As someone who loves clean water, and life, I think it’s time to educate the public about tar sands.
The Flanagan South Pipeline is being fast-tracked and constructed through Missouri as we speak, crossing approximately 2,000 streams and individual properties. An eventual 775,000 barrels of dilbit (diluted bitumen), a slurry of crude oil that is diluted with petroleum products, will be traveling under our streams and rivers on its way to Oklahoma.
Much of this oil is expected to be shipped to China. It will carry more than twice the capacity of the failed pipeline in Kalamazoo, Mich., and is being constructed beside another Enbridge pipeline 60 years Flanagan’s senior.
I would encourage you to learn more about what happened in Michigan, the largest tar sands spill in U.S. history, its costs and environmental impact. One of the world’s largest wildlands is being destroyed to extract tar sands in the boreal forest of Canada right now, and people’s lives are at stake, as the First Nations and people in Kalamazoo can attest to.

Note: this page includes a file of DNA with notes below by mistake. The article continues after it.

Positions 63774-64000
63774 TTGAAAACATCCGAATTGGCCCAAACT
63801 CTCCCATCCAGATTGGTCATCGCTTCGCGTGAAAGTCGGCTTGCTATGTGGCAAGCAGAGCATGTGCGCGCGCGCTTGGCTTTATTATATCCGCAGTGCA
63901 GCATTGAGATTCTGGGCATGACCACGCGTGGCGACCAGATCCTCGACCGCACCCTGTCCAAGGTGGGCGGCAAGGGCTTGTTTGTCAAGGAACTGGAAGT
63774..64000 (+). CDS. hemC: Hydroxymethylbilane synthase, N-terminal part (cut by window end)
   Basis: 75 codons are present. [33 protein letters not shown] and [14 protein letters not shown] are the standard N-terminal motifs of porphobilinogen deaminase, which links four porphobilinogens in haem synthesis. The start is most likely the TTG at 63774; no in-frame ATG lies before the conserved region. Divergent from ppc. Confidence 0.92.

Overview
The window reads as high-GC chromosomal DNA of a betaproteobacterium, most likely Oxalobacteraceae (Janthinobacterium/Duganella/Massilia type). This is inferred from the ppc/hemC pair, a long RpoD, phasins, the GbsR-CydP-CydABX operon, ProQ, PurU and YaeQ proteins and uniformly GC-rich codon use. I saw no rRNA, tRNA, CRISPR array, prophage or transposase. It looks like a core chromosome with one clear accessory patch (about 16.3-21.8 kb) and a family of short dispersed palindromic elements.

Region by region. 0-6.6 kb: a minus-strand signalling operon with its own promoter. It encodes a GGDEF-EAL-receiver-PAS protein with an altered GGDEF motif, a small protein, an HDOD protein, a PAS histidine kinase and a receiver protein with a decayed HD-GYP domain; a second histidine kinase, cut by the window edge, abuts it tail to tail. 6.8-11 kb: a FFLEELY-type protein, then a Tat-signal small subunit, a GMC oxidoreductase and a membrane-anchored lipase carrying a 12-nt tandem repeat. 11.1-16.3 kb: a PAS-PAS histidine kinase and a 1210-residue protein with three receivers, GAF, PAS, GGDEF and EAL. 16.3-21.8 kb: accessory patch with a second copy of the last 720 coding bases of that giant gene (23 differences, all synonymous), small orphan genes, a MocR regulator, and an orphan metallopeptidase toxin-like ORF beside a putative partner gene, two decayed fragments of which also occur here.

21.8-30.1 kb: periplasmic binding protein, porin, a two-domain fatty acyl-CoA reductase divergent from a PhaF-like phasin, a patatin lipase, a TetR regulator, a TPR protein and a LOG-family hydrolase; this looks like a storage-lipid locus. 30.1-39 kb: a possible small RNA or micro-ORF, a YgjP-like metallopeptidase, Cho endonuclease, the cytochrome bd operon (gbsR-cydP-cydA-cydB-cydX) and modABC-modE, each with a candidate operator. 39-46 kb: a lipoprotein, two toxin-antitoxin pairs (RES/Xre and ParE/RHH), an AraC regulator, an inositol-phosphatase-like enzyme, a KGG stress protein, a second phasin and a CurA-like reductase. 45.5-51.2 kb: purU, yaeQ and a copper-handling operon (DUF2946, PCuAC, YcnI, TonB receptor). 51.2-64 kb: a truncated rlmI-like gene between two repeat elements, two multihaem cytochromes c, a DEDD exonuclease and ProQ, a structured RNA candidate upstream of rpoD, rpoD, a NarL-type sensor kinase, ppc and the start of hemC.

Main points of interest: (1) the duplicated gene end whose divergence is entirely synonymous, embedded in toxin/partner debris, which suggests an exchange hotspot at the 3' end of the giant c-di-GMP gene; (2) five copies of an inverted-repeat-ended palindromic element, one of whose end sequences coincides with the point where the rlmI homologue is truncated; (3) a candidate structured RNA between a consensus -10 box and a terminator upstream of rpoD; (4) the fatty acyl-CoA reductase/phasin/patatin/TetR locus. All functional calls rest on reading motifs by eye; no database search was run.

I invite you to learn more about this issue at an informational meeting presented by the Heartland Prairies Tar Sands Resistance at 7 p.m. Friday in the commission chambers of the Boone County Government Center, 801 E. Walnut St. You can also find out more on the Heartland Prairies Tar Sands Resistance's Facebook page.
What future price are we willing to pay for today’s energy? The time to speak out is now.
Melanie Cheney is a Columbia resident.